Anecdotes from the Archive. You may have heard that Scientific American is almost 166 year old. That is a lot of archives to go through. Mary Karmelek is digitizing all those archives, and while she does that she often encounters interesting old articles and images that make great topics for blog posts: to see how the world has changed since then, and what we’ve learned in the intervening decades.

Budding Scientist. Anna Kuchment, the Advances editor, will be the main host of this blog. Here, with the help of Scientific American editors, scientists, and other contributors Anna will share ideas for involving kids in science early and often. She will also bring you up to date on the latest news about science education, encourage you to share your own ideas and projects, and answer your questions. This blog will also serve as a hub for Scientific American’s many other education-related ventures, including the Citizen Science initiative, Bring Science Home, 1,000 scientists in 1,000 days, Google Science Fair, and more.

Degrees of Freedom is the brand new blog by Davide Castelvecchi, our math and physics editor, and a wizard at making complex mathematical and physical concepts understandable, exciting and fun. And every now and then, you can expect a brain teaser or a math puzzle – something for you to try to solve.

Solar at HomeScientific American editor George Musser, after using this blog to document his effort to solarize his home will, now that the project is done, broaden his topics to whatever piques his interest including, I am guessing, everything from cosmology and space to energy and environment.

Streams of Consciousness is the brand new blog by Ingrid Wickelgren, an award-winning journalist and author, and an editor at Scientific American MIND. On this blog, Ingrid will explore the brain, the mind, and especially the minds and the brains of children.

Independent blogs and bloggers

Let me introduce the four group blogs first:

Symbiartic is the blog dedicated to the exploration of the intersection between science and art, between nature and the visual representation of it. It is curated by artist Glendon Mellow and science illustrator Kalliopi Monoyios. This is a blog where the two of them act as hosts and curators. They will look around our network and around the WWW as a whole, to find and present work by other artists in a variety of domains of visual art: art, illustration, data visualization, sculpture, architecture, design, cartoons, comic strips, photography, etc. They will conduct interviews with artists and showcase their work, and invite artists to post guest-posts. They will showcase their own work, and also discuss how the widespread electronic communication is changing the notions of copyright in the visual realm. They will write How-To technique posts and then conduct reader critiques and reader contests. They will also help me choose the “image of the week” for the blog network homepage. If your names seem familiar, it is perhaps because you already saw them on our site – Scientific accuracy in art by Glendon, and Art in the service of science: You get what you pay for by Kalliopi.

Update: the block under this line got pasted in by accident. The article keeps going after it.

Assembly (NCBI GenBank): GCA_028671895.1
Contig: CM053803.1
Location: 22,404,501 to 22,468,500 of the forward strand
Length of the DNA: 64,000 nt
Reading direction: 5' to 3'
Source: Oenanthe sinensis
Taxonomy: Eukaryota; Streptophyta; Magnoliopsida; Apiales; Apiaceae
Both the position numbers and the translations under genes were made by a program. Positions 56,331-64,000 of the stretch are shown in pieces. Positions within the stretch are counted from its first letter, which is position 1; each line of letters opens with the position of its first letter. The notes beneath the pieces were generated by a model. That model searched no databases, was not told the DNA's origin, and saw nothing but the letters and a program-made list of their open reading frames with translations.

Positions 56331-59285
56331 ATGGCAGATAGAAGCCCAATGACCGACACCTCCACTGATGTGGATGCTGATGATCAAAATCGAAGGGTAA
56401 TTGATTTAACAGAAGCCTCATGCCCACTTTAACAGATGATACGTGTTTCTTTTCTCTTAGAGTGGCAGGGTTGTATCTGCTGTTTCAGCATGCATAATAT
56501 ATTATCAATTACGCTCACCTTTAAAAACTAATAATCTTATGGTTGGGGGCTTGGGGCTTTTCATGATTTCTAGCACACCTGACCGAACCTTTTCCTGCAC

PsiVid is a blog very similar in concept to Symbiartic – except here, the images are not still but are moving. Hosted and curated by Joanne Manaster and Carin Bondar, this blog will focus on video, movies, television, animations and games – how they present and treat science, and how they can be used in science education and popularization. You may remember that Carin has already published a couple of pieces with us (Apple, meet Orange and Reflections on biology and motherhood: Where does Homo sapiens fit in?). At PsiVid, Joanne (cell biologist) and Carin (evolutionary biologist) will host discussions, interview film-makers, showcase interesting videos, teach video techniques and host reader contests. They will also help me pick the “video of the week” for the homepage.

– At Plugged In, two young scientists – Melissa Lott and David Wogan – and two veteran writers – Scott Huler and Robynne Boyd – will explore how our civilization uses energy, how our infrastructure works, how this impacts the environment, and what can each one of us as an individual do to make a positive impact on the health of the planet. You have seen some of them on our site before, e.g., Melissa (Texas “Tea” becomes the Texas “E”?), David (Power from pondscum: Algal biofuels, Deja vu: What does the Gulf oil spill tell us about the Japanese nuclear and From fuel to film: The story of energy and movies), Melissa and David together (Waste to Energy: A mountain of trash, or a pile of energy?), Robynne (The low-carbon diet: One family’s effort to shrink carbon consumption and Epiphany from up high: Can a suburban family live sustainably?) and Scott (How Does Sewage Treatment Work?). This group blog will have a breadth and diversity of topics, a broad range of ‘reading levels’, a lot of science, and a little bit of everything else. Should be both useful and fun!